Great Britain

2020 US election: Majority of Americans think Trump is ‘divisive, dangerous and racist’

A majority of US adults think that Donald Trump is a “racist, divisive and dangerous” leader who is damaging America, according to new polling data shared exclusively with The Independent.

In a poll of 5,500 people across the US last month, some 58 per cent said that the president was “divisive and dangerous” and 57 per cent believe he is a racist.

Feelings towards Mr Trump were largely influenced by party allegiance, according to the sweeping poll conducted by HOPE not Hate (Hnh), an anti-extremism non-profit.

Only 8 per cent of the president’s supporters see him as “divisive and dangerous”, while 92 per cent believe he is a strong leader and “making America great again”.

Some 83 per cent of Trump supporters deny that the president is a racist. On the other hand, some 17 per cent of Trump followers do believe he is racist, according to survey, but it remains unclear whether those supporters will vote for him regardless.

On the other side of the political sphere, 90 per cent of Biden supporters believe that Trump is dangerous, divisive and a racist.

During the last presidential debate, Mr Trump declared himself “the least racist person in the room".  But his history of race-baiting comments and behavior both before, and since, he took the nation’s highest office tells a different story. 

He has refused to apologize for the four full-page ads he took out in New York City newspapers calling for the execution of the “Central Park Five”, the five Black and Latino teenagers who were wrongfully convicted of the brutal rape of a woman out jogging.

Before entering politics, Mr Trump, and first lady Melania, peddled in “birtherism” lies about the nation’s first black president, Barack Obama, questioning Hawaii-born Mr Obama's citizenship.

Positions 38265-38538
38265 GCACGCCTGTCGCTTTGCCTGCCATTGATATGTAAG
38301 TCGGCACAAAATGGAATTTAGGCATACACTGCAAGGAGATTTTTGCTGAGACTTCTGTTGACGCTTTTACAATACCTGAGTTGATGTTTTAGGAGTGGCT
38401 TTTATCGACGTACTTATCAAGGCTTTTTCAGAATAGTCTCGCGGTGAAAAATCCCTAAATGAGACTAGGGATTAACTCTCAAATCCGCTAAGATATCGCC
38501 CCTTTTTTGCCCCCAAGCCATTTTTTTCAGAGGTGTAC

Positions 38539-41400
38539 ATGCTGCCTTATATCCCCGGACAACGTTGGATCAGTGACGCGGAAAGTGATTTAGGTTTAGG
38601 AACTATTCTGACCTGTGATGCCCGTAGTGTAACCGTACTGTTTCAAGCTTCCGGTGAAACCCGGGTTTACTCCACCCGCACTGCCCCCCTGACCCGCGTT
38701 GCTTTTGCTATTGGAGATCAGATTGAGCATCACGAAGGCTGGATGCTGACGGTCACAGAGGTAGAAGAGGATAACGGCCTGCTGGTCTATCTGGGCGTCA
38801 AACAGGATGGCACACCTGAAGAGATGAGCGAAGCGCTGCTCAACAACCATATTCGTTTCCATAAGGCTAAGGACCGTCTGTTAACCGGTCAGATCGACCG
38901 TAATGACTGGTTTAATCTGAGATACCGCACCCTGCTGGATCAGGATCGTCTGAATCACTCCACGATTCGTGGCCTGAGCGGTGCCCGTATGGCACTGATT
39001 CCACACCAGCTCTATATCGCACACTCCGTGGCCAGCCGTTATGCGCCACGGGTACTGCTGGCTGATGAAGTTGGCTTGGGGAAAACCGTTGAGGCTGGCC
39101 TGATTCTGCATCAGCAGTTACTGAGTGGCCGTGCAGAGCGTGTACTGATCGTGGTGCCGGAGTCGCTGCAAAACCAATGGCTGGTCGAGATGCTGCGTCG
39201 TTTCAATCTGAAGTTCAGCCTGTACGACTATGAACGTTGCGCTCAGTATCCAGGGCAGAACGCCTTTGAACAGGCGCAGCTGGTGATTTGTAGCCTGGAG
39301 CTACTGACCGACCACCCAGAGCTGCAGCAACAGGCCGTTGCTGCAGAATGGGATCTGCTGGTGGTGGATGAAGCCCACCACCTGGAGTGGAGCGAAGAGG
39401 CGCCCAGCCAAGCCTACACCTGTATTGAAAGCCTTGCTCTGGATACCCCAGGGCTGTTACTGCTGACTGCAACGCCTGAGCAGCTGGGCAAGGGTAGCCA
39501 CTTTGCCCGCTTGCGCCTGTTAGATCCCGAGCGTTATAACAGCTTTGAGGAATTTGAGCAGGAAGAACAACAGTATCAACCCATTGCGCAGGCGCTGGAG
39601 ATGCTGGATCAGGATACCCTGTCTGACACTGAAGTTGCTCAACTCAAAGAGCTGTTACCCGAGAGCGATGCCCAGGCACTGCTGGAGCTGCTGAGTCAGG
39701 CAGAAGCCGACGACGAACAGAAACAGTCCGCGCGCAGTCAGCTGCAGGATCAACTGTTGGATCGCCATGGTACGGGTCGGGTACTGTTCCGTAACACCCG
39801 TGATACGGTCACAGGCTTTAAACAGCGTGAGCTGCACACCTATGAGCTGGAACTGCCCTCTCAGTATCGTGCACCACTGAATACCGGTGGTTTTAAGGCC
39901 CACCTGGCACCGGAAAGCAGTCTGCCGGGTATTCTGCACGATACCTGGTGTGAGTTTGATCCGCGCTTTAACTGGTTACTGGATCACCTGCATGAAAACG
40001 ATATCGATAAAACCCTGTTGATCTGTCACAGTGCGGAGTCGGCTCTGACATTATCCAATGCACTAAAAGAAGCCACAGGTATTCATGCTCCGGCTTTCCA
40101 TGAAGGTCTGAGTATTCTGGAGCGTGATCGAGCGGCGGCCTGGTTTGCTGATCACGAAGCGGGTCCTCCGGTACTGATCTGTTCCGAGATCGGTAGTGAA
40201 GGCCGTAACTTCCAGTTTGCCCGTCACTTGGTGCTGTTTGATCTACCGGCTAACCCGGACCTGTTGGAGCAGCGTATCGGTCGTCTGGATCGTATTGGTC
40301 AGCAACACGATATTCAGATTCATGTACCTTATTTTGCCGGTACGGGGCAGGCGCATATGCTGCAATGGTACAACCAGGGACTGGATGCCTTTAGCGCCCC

Following a 2017 white nationalist rally in Charlottesville, Virginia, where a woman who was counter-protesting was killed, the president responded that there was “blame on both sides”.

The majority of US adults from minority groups view President Trump as a racist, according to new polling shared exclusively with The Independent

More recently he has referred to the coronavirus pandemic as the  “Chinese Virus” or “Kung Flu”. And during the appalling first presidential debate, Mr Trump told the Proud Boys, a violent, far-right group to “stand back and stand by” when he was asked by moderator Chris Wallace if he was willing to condemn white supremacists and militia groups.

Nick Lowles, CEO of HOPE not hate, told The Independent: “It's no surprise that the majority of people think that Trump is the Divider-In-Chief. Reactionary groups, activists and politicians from across the world flocked to his cause. He has promoted racists, implemented discriminatory policies, demonised immigrants, separated children from their parents, refused to condemn the far-right and capitalised on the culture war. 

"The question the world is waiting to see answered next week is whether Trump's vision for America has finally faded in the eyes of those who originally looked to him to take the country in a new direction." 

Opinions on Mr Trump vary wildly in different segments of the electorate.

Women are slightly more likely to view Mr Trump as divisive and dangerous at 60 per cent of those polled, compared to men (55 per cent). Young people and those who live in cities are also more likely to disapprove of him compared to older people and those in rural America.

Some 59 per cent of those in completely rural areas and 55 per cent of those living in mainly rural areas believe Trump is not racist, according to the poll.

However across all age groups of those surveyed, there is not a single majority of people who believe that Mr Trump is not a racist.

There are mixed attitudes to Mr Trump along racial lines. Three in 10 African Americans and Latinos view Trump as a strong leader who is "Making America great again”, while 24 per cent and 32 per cent respectively do not consider him a racist.

On race relations, Trump voters are three times more likely (68 per cent) than Biden voters (23 per cent) to think that white people are as discriminated against as much as people of colour.

Six out of ten Trump voters reported being “very worried” about the radical left, while Biden voters are more likely to be “very worried” about militias and white supremacists (58 per cent).

Over the last few weeks, HOPE not hate has polled a total of 15,500 US adults with 80 questions on a range of political, cultural and attitudinal issues.

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